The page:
September 26, 2019
In Pittsburgh, a group of about 80 HCL Technologies contractors working at Google has voted to unionize with the United Steelworkers. Although the group represents only a small number of the many contractors employed by Google, it represents one of the first groups of tech workers to unionize in the U.S., according to United Steelworkers. At Google’s Bakery Square offices, contractors work side-by-side full-time Google employees but are paid less and receive fewer benefits, leading to the push to organize.
Wired reports, “Google’s dependence on contractors, temporary employees, and outside vendors has long been a source of controversy,” especially since the company’s “so-called shadow workforce outnumbers full-time employees.”
Google employees have called attention to the disparity, with a November walkout and, in April, a petition signed by 900 Google employees “in support of contractors who worked on Google Assistant and were let go.” A year ago in August, 3,000+ security guards working for tech companies including Facebook and Google “ratified their first union contract after raising similar issues.”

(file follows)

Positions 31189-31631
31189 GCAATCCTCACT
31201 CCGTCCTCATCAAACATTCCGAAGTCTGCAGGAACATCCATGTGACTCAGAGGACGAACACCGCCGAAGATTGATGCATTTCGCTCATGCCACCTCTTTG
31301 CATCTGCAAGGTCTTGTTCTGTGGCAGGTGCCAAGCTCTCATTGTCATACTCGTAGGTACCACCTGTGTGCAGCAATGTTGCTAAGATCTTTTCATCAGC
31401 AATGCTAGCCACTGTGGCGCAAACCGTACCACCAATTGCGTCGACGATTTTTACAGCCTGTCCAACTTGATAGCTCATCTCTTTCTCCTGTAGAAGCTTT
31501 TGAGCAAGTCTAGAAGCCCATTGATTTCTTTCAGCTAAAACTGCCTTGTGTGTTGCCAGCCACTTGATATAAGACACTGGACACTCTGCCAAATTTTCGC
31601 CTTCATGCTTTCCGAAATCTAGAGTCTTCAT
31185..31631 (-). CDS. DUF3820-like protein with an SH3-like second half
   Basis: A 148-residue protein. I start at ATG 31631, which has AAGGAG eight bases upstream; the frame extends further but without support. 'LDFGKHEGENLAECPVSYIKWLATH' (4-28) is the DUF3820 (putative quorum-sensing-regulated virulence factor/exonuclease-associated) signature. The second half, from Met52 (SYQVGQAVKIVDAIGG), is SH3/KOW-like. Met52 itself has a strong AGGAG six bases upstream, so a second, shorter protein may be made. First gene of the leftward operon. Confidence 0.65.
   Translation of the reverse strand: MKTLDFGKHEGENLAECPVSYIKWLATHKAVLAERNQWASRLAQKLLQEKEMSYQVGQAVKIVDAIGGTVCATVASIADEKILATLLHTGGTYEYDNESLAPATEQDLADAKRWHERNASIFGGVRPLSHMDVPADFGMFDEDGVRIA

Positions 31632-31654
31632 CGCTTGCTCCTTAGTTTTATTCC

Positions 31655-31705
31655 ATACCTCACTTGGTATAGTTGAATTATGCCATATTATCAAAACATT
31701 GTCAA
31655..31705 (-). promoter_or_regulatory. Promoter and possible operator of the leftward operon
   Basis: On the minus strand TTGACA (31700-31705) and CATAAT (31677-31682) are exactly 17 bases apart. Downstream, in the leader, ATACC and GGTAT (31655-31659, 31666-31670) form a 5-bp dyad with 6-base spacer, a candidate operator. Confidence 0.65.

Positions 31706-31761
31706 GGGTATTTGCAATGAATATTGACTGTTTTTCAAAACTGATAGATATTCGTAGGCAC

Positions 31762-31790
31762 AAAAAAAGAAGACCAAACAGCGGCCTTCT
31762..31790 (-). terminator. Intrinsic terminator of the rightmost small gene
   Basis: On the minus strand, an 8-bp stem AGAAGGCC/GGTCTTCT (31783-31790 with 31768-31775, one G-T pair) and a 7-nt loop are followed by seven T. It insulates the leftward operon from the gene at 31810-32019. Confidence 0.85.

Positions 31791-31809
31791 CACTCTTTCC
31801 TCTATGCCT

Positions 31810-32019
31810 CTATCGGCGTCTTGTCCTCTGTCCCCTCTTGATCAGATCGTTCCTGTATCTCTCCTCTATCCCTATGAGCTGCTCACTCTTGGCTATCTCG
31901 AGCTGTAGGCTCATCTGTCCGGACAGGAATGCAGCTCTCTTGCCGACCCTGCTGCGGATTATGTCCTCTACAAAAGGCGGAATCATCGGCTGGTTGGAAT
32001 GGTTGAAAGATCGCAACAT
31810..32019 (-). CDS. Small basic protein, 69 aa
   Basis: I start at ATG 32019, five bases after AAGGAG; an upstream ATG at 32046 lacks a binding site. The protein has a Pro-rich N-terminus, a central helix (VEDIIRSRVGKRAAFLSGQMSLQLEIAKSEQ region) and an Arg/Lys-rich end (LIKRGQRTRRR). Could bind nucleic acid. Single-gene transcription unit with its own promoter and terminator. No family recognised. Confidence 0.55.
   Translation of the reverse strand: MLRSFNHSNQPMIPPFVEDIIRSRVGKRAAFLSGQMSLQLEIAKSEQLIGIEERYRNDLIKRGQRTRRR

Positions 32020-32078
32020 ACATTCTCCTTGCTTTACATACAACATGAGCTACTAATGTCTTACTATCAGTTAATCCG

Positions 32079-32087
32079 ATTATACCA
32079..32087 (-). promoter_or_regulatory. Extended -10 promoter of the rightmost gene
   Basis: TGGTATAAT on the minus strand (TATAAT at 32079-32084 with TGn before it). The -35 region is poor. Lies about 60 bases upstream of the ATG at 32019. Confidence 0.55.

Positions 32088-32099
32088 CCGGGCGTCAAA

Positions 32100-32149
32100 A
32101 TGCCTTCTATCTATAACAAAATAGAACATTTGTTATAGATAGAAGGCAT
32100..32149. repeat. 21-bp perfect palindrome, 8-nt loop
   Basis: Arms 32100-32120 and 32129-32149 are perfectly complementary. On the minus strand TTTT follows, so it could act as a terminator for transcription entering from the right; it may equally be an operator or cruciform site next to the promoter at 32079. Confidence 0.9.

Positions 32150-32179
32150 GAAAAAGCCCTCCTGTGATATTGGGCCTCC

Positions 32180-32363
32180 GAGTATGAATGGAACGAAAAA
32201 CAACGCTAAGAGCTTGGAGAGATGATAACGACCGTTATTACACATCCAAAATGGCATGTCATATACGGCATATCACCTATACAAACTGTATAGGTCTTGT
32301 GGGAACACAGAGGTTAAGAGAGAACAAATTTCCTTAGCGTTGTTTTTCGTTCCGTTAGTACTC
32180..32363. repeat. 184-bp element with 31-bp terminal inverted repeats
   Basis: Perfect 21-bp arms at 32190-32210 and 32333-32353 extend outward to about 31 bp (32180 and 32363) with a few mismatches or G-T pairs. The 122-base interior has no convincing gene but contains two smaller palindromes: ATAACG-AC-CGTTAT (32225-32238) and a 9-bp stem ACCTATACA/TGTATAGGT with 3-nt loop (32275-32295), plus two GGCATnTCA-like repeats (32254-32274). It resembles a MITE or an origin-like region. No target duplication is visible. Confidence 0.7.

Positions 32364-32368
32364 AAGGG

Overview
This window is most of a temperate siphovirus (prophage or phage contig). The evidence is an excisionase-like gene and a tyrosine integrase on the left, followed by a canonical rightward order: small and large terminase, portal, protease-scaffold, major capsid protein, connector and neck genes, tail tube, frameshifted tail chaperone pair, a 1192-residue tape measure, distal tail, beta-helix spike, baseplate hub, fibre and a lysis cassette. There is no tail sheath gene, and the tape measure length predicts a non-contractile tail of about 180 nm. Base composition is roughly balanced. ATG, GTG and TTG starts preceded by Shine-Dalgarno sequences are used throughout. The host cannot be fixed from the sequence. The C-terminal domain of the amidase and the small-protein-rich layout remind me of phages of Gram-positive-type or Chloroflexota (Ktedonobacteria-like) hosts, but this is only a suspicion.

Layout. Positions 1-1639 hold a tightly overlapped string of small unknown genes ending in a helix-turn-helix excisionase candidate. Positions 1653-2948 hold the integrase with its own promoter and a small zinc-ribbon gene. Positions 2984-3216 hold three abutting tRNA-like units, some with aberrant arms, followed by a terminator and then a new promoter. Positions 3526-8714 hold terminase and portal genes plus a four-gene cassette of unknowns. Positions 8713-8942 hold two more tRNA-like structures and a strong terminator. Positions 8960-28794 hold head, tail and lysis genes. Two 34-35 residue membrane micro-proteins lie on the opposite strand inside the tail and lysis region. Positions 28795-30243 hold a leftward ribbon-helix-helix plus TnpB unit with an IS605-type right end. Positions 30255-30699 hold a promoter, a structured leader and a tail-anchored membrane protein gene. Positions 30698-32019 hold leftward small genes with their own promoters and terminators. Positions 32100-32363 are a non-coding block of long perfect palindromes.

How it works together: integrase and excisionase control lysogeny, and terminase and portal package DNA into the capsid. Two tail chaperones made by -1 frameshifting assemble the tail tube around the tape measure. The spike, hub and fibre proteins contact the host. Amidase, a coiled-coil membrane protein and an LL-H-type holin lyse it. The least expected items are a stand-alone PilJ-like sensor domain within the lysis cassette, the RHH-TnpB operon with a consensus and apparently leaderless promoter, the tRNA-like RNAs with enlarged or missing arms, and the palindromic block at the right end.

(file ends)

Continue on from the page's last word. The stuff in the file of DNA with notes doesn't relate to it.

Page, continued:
The union organizing began on August 29 when the Pittsburgh Association of Tech Professionals, an affiliate of the United Steelworkers, “filed a petition with the National Labor Relations Board … for a vote to be held on the effort.” More than two-thirds of the HCL workers — most of who work as analysts on Google Shopping — signed cards indicating they wanted to unionize with the United Steelworkers, which represents 850,000 workers.
“We deserve more respect, dignity and democracy in our relationship with our employer,” said HCL employee Joshua Borden. “We fought for a seat at the table, and today we won. We look forward to bargaining a contract that reflects our important contributions to HCL’s continuing success.”
Some HCL employees express the fear that, having unionized, Google could “drop HCL for a less expensive contracting firm.” Google workers reportedly circulated an internal petition asking “the company to condemn anti-union efforts by HCL and commit to keep their contract with the company regardless of the vote’s results.”
According to Google spokesperson Jenn Kaiser, the company works with “lots of partners, many of which have unionized workforces, and many of which don’t.” “As with all our partners, whether HCL’s employees unionize or not is between them and their employer,” she said.